By Tyler Trosper / December 7th, 2016
The following is the opinion of the writer and does not represent Operation Rainfall as a whole. Players shown in any screenshots were asked for permission.
Without Xenoblade Chronicles, Operation Rainfall might not exist. Though it was one of three games in the campaign, the title came across as an instant classic that Wii owners needed to own. After we finally worked hard and received Xenoblade Chronicles in the West, its future looked bright.
Enter Xenoblade Chronicles X, the much anticipated sequel. Before it was even released, people were skeptical based on the character models (I have yet to see Kunihiko Tanaka’s art style translated well into 3D), and the fact that it was not a direct sequel to the original Xenoblade. A return to Bionis and Mechonis was passed over in favor of the expansive and just as beautiful planet Mira. The mix of fantasy and sci-fi shifted completely to the latter. But with such a high pedigree already, any expectations would be hard to live up to.
Xenoblade Chronicles X arrived to the U.S. and Europe a year ago this past Sunday, December 4th. Reviews were mostly positive, but fans of the budding franchise remained divided. Even I was a tad irritated by the party management and the hoops you had to go through in order to make progress through the story. However, I still put over 200 hours into Xenoblade Chronicles X, more than double my playtime of the original. Why did I spend so much time with a game that, on paper, sounds inferior to its predecessor? The game builds a world that feels organic while populating it with a likeable cast of characters. The return to a sci-fi setting and references to older Xeno titles appealed to older fans of creator Tetsuya Takahashi’s work. But more than that, Xenoblade Chronicles X was a personal journey that everyone undertook together.
Remember when you got your driver’s license? Even if you’ve only gotten your permit, the journey to get one was an arduous one. The summer before I started high school, I worked hard at getting through driver’s ed (with mixed results, but I passed). In Xenoblade Chronicles X you also have to go through an arduous series of tests, eventually landing you your first Skell, a giant robot. And, just like with getting a driver’s license, it takes a long time (it took me 57 hours). Some may hate Monolithsoft’s decision to postpone getting a Skell until 30 plus hours into the game, but I found it to be such a personal milestone to achieve. The same feelings reoccur once you actually buy a new Skell (they aren’t cheap!) and gain the ability to fly. Seeing other people post when they got their first Skell was such a nice and nostalgic feeling you don’t often see in video games.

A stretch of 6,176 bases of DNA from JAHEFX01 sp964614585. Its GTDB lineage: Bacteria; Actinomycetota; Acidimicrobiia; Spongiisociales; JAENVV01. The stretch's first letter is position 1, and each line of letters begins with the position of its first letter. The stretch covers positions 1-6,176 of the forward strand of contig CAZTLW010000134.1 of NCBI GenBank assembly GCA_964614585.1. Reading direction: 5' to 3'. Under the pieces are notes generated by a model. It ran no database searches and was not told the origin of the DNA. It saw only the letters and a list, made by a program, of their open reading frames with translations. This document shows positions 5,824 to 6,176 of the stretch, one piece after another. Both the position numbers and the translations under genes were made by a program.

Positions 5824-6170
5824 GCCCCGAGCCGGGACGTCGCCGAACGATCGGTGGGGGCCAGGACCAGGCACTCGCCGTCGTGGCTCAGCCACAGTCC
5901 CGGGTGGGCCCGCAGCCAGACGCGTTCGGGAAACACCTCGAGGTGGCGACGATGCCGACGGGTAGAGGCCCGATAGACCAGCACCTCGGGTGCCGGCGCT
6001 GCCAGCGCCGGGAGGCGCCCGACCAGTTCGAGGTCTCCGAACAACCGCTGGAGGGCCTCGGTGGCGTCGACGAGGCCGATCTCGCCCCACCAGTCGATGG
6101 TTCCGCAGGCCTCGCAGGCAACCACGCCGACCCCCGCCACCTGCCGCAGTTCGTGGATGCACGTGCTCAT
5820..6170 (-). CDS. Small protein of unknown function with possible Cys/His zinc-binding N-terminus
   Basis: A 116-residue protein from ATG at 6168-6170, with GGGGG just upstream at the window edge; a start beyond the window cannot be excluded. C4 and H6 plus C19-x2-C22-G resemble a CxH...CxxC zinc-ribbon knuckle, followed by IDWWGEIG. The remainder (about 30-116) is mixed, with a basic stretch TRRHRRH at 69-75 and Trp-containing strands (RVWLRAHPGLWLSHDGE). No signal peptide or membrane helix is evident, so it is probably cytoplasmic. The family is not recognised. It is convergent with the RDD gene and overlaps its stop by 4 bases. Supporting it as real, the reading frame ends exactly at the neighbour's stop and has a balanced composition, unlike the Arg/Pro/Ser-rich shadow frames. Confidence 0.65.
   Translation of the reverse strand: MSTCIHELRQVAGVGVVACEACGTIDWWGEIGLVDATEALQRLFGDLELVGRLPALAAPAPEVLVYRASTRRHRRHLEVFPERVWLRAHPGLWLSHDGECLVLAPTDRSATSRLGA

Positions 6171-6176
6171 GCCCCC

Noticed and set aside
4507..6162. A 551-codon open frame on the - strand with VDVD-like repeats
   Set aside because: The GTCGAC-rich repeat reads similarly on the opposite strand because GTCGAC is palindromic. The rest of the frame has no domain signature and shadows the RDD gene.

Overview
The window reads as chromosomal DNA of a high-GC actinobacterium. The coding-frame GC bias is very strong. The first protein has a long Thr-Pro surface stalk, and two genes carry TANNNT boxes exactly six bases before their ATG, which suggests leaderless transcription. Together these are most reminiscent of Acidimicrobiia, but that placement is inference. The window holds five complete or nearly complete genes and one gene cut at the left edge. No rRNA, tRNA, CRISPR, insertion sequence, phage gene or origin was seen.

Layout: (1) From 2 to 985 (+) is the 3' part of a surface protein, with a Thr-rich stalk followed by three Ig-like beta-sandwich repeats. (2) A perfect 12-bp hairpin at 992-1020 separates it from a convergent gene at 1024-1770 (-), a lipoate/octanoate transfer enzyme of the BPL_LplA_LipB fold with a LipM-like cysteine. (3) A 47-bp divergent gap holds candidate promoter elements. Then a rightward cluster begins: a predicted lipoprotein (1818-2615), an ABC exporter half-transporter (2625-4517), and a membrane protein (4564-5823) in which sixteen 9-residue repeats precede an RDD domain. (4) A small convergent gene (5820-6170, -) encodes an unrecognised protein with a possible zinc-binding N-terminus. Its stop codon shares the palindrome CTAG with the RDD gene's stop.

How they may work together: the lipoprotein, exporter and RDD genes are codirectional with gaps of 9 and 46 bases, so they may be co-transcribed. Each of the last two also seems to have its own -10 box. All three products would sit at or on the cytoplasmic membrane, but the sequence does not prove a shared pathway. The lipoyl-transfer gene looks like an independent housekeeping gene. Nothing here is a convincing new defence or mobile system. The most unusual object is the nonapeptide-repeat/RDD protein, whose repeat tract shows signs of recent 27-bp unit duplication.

Speaking of others, the online component was an aspect I wasn’t looking forward to, but it turned into something I fully embraced. Many of the missions you can play online with your friends are limited, and are set to a limited time based on which squad you join. But when you actually do get a mission together, it was always fun roaming around your friends’ barracks and posing for ridiculous photos. Furthermore, blasting parts off of a Global Nemesis, a special online boss fight that appears from time to time, earns you tickets that can be redeemed for a majority of the items you find during the main quest. Have some really cool armor you want to craft but don’t want to wait for rare item drops? Work with your friends to hopefully reach your goal a bit quicker.
Though you couldn’t explore Mira together, X added the next best thing; recruiting your friends as AI controlled party members. Though it’s only for a limited time (even shorter if your friend is a high level), you get to go wherever you want and complete missions with them like any other party member. Whatever experience they get from battles goes straight back to their owners too. Furthermore, complete strangers could recruit your character and earn experience points for you as well. Though it would have been cool to explore Mira together, having your friends there as you roam the planet and fulfill missions is still a really warm feeling.
I’ve been a fan of Tetsuya Takahashi’s Xeno games for a long time. I’ve been a member of various Xenosaga forums where I made many friends. These days, the forums are nearly dead. What Xenoblade Chronicles X does is bring back that social aspect, and allowed me to rekindle old friendships. We rooted for each other as we earned our Skell license, helped each other get material for a piece of armor we really wanted, or gave each other advice on maximizing our miranium mining output. Overall, Xenoblade Chronicles X tells the same story for everybody, but it’s a journey we all take together. Happy one year anniversary!
Here are just a few fond memories I’ve made from Xenoblade Chronicles X. Have any good stories or experiences from the game? Feel free to share!
JRPGMonolithsoftNintendoRPGTetsuya TakahashiWii UXenobladeXenoblade ChroniclesXenoblade Chronicles XXenogearsXenosaga